Wild Foods! – Banana Flowers

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Living here in Costa Rica, we have seen, experienced, and learned a lot of things
that never would have happened elsewhere. Not only that, but the amazing blessing
it has been to be around all the sights, sounds, and the beautiful colors of His Creation,
everything so amazing just as YHWH made it.

But while living on the mountains of Costa Rica has been an amazing blessing,
it also presents some challenges. Whether it is the many problems with the road,
the car breaking down, or when it rains for days on end, there are times when it
has been difficult if not impossible to go down to the closest store over an hour away.
There have been times where we have not been able to go out for weeks, and while
the staple foods like rice, beans, eggs, milk, and bananas almost never run out,
there are times when anything else becomes scarce.

But during our years here, we have learned that there are things around the farm
that we never considered that could actually be used to eat! From sweet potato and
yuca leaves, to hibiscus flowers, and now the newest item on our plates, Banana Flowers!


“Common in South-East Asian cuisine, banana blossoms (aka banana flower or banana heart) are tear-shaped maroon or purplish flowers hanging at the end of banana clusters.
They can be eaten raw or cooked and are used primarily in salads, curries or soups…
Banana flowers are commonly used as vegetables for cooking in countries such as
Laos, India, Thailand, China, Burma, Philippines, Sri Lanka, and Vietnam… Eaten straight
off the cutting board, they are starchy and bitter. But once soaked in a lemon juice/water
mixture for half hour then rinsed, they are leek-like, both in substance (thin with a
slight crunch) and taste (delicate).”

And as with most of these new items on our menu, there are some great health benefits
that we didn’t know about! Banana flowers are high in vitamins A and C and have
modest amounts of calcium and iron, and are also used in parts of Asia as a
remedy to alleviate the pain from menstrual cramps.


The tough reddish leaves on the exterior are known as bracts. They are normally
thrown out, but there are places where people use them as serving plates.
Beneath these ‘bracts’ leaves a row of delicate yellow-tipped florets that can be removed
and immediately soaked in acidic water to avoid discoloration and bitterness.
The intermediary leaves, that will be pale pinkish in color, are edible and tender.
While we did not use them in what we made, they can be eaten as well.

The colorful florets are eventually ‘soon to be bananas’ and are part of a tedious
cleaning process: pluck the matchstick-shaped pistil (tough and not pleasant to consume)
and the scale-like outermost petal (aka calyx). You have to do this for every floret.
The cleaned florets need to be put in acidic water immediately for several hours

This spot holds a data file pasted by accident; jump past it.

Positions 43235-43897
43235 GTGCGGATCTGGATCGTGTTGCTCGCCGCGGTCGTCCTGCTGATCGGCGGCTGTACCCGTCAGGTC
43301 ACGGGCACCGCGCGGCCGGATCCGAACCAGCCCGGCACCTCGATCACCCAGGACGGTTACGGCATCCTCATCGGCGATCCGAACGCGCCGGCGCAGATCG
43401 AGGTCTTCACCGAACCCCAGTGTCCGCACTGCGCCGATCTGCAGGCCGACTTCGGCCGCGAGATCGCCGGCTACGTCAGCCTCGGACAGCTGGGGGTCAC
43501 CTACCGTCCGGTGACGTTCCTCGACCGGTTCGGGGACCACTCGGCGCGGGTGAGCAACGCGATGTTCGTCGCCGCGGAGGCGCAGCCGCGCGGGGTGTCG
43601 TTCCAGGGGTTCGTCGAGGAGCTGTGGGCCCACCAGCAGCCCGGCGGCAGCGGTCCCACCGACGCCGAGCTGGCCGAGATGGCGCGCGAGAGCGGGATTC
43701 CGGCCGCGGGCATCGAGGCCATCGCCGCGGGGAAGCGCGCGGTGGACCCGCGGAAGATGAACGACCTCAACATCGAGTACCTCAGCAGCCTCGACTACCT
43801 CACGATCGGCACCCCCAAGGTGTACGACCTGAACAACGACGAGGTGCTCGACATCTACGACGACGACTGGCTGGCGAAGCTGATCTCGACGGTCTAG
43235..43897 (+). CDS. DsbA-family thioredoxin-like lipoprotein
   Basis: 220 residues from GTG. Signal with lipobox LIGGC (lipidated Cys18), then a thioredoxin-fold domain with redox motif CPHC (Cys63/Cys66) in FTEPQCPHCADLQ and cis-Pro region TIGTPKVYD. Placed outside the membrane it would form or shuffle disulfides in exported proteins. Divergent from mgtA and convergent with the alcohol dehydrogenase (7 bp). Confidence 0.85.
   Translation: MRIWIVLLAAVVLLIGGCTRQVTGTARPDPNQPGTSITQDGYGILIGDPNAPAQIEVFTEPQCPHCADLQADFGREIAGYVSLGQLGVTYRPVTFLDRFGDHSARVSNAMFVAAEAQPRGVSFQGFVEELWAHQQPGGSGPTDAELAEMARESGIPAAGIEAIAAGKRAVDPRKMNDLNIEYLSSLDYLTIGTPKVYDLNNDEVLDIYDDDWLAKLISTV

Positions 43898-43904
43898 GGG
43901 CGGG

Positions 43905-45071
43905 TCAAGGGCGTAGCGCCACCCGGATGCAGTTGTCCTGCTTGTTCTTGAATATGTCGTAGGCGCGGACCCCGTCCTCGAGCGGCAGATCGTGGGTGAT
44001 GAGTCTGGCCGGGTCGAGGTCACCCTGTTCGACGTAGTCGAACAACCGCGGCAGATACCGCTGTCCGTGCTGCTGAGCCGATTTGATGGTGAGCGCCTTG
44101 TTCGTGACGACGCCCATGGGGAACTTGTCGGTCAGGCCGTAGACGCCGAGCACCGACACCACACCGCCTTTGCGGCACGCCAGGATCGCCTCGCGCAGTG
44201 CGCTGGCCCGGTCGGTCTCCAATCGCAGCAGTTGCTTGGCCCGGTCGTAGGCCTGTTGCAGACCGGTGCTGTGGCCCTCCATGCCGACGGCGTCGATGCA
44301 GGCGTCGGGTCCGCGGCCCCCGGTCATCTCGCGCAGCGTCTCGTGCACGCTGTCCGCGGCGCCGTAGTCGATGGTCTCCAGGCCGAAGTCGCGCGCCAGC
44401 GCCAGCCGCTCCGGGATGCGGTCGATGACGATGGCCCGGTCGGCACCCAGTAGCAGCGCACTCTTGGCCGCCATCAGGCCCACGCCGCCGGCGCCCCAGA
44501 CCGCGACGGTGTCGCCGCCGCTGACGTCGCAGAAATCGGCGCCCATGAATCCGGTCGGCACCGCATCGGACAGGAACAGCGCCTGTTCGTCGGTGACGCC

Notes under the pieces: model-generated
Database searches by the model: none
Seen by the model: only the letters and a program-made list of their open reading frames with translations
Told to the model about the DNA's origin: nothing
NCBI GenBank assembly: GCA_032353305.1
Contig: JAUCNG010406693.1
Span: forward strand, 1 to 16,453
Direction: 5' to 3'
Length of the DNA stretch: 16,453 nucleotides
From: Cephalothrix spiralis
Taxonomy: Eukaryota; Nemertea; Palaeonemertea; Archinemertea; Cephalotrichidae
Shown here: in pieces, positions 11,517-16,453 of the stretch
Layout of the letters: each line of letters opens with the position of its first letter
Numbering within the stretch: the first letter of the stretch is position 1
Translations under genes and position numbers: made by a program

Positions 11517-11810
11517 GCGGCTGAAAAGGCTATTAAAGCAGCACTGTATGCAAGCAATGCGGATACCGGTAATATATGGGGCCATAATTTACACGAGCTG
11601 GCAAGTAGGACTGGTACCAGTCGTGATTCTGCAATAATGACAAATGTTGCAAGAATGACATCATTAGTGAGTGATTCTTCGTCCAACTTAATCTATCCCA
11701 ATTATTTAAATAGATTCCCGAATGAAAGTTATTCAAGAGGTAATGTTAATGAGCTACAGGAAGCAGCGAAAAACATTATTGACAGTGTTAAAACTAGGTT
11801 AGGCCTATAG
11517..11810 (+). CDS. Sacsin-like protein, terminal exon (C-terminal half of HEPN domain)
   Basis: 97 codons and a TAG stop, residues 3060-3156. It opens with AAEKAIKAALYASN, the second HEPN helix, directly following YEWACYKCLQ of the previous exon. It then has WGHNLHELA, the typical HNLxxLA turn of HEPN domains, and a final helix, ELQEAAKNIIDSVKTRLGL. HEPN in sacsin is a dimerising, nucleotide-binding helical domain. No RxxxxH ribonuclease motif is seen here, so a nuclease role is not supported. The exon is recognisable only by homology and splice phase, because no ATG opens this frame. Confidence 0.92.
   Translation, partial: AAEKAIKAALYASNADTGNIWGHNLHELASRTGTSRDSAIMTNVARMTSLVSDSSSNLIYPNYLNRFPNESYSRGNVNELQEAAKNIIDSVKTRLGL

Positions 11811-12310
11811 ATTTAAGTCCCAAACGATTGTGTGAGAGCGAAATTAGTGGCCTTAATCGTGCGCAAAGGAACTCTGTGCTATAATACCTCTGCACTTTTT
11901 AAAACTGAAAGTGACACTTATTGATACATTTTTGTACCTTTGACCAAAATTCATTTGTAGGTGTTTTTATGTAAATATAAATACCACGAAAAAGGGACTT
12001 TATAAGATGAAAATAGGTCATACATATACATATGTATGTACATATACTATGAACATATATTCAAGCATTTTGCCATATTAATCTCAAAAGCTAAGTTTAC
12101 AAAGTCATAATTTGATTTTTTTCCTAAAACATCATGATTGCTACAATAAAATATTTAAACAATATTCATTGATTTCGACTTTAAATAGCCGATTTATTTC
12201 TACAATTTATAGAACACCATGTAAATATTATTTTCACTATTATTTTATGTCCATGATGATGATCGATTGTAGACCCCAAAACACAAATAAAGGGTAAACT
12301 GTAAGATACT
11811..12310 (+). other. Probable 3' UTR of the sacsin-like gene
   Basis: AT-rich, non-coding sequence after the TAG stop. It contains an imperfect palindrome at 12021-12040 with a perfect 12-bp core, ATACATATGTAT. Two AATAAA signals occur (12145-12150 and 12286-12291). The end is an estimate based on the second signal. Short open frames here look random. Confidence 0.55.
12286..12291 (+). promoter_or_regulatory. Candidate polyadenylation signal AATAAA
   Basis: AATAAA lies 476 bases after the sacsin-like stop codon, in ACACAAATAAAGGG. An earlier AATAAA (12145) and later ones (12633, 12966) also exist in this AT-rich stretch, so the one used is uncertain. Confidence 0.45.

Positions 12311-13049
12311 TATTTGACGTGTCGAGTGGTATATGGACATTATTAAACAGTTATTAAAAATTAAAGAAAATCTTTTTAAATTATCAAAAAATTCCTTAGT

or overnight to prevent browning to remove the bitterness.


It is best to put some cooking oil on your hands when cleaning them, that way the
sticky black sap from the flower and the florets does not get overly stuck on
your hands, as it shows in Tammy’s fingernails.

Regarding the taste, these florets (if not soaked in acidic or salted water) will leave a bitterness on your tongue if eaten raw (or if you are just curious). Once they are soaked & rinsed
for awhile and cooked, they won’t be as quite bitter, yet tender. They are commonly used in Southern Indian cuisine such as fritters, stir-fries, or fried dishes.



As you peel away the dark bracts you will reach a white or pale-colored heart
once the leaves become too small to peel. Once that is reached, you cut the end off.


Now, there are several ways to use Banana Flowers, but the main way is by stir-frying
it with other vegetables. So to use the flower for the stir-fry, it needs to be thinly sliced,
and then immediately immersed in acidic water(we used lemon and water). We then
let it set for about half an hour to get rid of most of the sap and bitterness, as well
as to prevent it from turning brown quite as quickly, although it can be set for
anywhere from 2 hours to overnight.


For our stir-fry we added onions, garlic, sweet peppers and green beans with the
sliced banana flowers, added soy sauce, salt, and seasonings, and cooked it until it was soft. Then we served it with Plantain Fries and fried eggs, and “voila”, a very yummy meal!


To read more about the surprising health benefits that
Banana Flowers have, please go to these links below:

Here is the video that we learned from that shows how to cut and clean the Banana Flower:

To read more about cooking with this very interesting exotic food, go to these links below:

The Montañez Family
L’Chaim Pura Vida!


1 thought on “Wild Foods! – Banana Flowers

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